Even if the quality of the new product or service is objectively good, your existing brand must have the reputation necessary to support the new brand. It must establish faith with the target market that this new product or service is going to work out.
For example, it's a little known fact that Coleman also tried to expand into making waffle irons, coffee percolators, and toasters. While these were good quality products, the brand’s reputation was already being developed in a different direction. During World War I, farmers were using Coleman lanterns (deemed necessary for wartime operations) for light when gathering wheat and corn rations for the allies. Because these other products were seen as household appliances, Coleman’s reputation for durable outdoor products did not allow them to compete in the same market with companies like Westinghouse or General Electric.
Similarly, imagine if FedEx decided to expand into the handbag industry. Although they are associated with packaging and carrying items, this reputation likely wouldn’t translate well into handbags. People associate handbags partly with convenience, but mostly with fashion. FedEx doesn’t exactly have a fashion-conscious brand, so it wouldn’t be a great move. On the other hand, FedEx is known for shipping, so expanding into freight and global trade networks makes sense for them.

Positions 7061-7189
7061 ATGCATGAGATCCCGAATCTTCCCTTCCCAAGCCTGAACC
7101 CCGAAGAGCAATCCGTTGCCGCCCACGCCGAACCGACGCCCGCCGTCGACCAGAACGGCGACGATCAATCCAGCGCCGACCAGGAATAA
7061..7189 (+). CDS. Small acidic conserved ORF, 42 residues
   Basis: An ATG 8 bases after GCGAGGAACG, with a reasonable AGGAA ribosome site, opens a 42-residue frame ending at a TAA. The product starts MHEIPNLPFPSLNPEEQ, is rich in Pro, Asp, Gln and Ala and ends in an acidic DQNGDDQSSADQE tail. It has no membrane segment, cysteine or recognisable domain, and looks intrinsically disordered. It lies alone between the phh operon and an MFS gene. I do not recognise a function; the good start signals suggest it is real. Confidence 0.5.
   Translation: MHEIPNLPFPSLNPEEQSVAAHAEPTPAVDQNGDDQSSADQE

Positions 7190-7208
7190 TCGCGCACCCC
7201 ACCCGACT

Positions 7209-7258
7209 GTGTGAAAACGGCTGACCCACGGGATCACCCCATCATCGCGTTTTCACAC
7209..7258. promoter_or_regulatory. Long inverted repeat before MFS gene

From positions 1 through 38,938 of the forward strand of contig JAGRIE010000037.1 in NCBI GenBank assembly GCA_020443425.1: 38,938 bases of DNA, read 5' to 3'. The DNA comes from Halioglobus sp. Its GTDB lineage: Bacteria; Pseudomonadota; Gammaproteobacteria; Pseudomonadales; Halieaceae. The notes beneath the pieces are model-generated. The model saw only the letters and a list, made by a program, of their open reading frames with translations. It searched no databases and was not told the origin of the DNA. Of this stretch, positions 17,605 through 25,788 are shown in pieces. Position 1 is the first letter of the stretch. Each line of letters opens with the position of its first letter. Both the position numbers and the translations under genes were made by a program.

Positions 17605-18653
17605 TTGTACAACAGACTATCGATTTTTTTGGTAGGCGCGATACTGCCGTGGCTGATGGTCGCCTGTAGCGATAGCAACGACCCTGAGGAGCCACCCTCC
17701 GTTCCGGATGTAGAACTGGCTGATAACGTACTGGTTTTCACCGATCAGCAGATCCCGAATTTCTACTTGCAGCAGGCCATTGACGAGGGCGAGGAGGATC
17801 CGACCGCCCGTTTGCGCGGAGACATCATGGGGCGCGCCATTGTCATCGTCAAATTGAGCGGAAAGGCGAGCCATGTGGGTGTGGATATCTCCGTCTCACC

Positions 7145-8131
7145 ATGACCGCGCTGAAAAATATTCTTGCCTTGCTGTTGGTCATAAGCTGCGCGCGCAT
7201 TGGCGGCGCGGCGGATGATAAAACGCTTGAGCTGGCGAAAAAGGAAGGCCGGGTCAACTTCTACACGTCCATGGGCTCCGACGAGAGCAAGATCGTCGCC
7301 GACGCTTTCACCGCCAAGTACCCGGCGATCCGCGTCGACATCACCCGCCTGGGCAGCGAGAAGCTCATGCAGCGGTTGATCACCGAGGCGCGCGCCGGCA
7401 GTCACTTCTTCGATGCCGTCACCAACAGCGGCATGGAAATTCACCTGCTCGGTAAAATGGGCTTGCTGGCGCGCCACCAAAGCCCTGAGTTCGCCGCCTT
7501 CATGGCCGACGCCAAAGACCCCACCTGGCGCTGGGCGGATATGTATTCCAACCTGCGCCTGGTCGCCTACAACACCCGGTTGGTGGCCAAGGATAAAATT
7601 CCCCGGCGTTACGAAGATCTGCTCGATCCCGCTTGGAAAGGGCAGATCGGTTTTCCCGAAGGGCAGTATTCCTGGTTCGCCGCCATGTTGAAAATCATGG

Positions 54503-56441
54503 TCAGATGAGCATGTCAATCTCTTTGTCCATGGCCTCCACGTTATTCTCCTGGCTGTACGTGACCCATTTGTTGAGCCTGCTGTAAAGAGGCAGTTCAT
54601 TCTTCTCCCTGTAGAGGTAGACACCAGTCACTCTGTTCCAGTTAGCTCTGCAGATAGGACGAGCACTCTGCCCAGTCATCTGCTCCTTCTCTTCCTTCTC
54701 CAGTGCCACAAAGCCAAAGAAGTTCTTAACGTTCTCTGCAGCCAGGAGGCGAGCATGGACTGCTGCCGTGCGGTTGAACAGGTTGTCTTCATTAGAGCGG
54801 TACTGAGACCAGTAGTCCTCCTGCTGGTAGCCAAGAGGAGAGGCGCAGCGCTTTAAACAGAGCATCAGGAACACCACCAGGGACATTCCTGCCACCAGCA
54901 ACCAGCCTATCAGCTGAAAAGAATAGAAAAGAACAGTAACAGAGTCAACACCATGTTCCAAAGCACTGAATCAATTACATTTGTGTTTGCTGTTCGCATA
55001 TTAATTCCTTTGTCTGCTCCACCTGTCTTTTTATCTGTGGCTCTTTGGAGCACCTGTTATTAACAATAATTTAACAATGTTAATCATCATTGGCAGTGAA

Of course, your sub-brands and brand extensions should also be somewhat connected to the parent brand for practicality’s sake. If you don’t have the resources or experience necessary to serve this new market, it probably still won’t pan out.
Give Attention to the Entire Brand Structure
If you are going to expand your brand, it’s important to make sure you have enough resources to take proper care of the new extension in the long term. It’s going to take a lot of resources to develop, test, and launch the new brand in the first place. Even so, it may not take on a life of its own for a long period of time, and you don’t want to spread yourself too thin.
This is another major reason for making sure your new brand captures new market share — it should start generating resources on its own after some time. Ideally, it will feed back into the entire structure so that everything thrives.
Do Market Research and Analyze Sales